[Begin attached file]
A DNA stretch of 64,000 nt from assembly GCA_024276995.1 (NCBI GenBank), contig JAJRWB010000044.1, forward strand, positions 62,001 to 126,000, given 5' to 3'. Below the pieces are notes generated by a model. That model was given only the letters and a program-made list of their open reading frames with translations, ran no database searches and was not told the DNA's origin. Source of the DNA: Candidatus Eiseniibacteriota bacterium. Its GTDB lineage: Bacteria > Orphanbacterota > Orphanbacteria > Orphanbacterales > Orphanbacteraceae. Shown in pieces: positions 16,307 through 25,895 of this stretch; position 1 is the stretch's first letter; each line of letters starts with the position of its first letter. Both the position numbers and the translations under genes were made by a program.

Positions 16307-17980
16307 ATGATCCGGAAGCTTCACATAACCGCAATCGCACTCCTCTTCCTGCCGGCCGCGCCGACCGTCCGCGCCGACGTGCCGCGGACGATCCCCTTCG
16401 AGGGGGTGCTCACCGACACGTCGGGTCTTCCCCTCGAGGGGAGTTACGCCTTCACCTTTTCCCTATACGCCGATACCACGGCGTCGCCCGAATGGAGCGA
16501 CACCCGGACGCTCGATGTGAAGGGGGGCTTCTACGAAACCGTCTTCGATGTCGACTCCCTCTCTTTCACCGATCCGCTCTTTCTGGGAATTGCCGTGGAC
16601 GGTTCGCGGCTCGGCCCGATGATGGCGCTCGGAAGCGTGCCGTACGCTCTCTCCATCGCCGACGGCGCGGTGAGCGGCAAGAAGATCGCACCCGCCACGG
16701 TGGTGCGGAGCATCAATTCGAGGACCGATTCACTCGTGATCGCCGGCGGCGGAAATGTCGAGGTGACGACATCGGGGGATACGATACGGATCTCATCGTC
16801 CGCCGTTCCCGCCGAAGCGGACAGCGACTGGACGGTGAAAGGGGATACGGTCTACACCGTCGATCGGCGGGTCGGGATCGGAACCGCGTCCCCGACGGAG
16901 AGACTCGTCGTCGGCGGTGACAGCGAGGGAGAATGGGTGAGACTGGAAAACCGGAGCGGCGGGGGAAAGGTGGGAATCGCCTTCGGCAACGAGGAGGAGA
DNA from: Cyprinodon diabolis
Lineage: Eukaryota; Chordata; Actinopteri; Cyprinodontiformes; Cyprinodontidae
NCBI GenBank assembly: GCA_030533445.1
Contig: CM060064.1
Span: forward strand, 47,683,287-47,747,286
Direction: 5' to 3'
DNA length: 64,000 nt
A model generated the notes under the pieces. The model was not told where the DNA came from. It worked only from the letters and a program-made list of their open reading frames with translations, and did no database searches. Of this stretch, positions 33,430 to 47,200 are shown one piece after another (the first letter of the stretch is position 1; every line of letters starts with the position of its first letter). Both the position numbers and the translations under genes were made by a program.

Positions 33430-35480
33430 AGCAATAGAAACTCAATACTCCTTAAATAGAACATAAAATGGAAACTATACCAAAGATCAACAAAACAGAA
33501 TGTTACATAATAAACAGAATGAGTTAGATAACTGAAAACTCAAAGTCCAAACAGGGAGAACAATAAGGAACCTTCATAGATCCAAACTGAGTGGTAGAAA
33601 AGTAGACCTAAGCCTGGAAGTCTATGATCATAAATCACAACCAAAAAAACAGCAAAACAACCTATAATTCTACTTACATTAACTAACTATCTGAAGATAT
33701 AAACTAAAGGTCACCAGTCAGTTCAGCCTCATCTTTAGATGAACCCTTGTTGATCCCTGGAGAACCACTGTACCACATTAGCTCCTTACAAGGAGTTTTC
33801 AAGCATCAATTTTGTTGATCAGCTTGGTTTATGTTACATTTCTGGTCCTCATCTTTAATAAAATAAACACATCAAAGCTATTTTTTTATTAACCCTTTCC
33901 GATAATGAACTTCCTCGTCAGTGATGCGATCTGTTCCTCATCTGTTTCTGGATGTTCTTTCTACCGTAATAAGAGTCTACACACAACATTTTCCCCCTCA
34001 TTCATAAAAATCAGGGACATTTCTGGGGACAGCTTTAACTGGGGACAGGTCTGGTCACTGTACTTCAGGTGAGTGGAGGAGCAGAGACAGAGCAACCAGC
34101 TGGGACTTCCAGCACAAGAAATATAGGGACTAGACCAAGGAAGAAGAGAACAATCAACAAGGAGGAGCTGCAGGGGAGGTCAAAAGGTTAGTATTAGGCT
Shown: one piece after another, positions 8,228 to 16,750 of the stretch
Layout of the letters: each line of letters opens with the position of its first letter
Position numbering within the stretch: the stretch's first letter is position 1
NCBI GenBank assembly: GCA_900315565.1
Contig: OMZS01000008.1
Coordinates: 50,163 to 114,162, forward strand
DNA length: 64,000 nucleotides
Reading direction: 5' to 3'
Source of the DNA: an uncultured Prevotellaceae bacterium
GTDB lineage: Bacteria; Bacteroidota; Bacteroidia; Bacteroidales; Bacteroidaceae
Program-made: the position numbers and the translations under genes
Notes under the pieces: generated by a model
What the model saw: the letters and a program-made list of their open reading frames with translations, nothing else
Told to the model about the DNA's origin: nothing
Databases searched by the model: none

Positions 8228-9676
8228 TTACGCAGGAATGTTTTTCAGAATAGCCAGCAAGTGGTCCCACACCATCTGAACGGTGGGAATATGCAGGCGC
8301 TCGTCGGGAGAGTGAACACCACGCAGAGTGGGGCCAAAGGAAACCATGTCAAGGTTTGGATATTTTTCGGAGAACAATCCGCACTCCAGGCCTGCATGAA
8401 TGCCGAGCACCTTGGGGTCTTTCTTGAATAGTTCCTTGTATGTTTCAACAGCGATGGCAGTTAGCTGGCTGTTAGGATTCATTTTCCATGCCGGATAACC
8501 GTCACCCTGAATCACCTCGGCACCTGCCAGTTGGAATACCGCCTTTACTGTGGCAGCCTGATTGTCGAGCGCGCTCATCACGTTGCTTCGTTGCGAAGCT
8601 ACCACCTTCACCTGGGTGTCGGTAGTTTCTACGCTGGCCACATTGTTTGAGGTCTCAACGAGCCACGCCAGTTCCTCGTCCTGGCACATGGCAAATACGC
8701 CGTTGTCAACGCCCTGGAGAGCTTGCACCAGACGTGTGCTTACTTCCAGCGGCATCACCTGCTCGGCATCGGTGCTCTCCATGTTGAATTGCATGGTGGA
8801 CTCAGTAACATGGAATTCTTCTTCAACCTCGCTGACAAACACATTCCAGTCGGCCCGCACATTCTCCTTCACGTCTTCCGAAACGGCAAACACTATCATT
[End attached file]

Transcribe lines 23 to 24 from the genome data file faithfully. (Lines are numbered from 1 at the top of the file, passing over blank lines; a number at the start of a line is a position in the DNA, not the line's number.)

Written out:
33801 AAGCATCAATTTTGTTGATCAGCTTGGTTTATGTTACATTTCTGGTCCTCATCTTTAATAAAATAAACACATCAAAGCTATTTTTTTATTAACCCTTTCC
33901 GATAATGAACTTCCTCGTCAGTGATGCGATCTGTTCCTCATCTGTTTCTGGATGTTCTTTCTACCGTAATAAGAGTCTACACACAACATTTTCCCCCTCA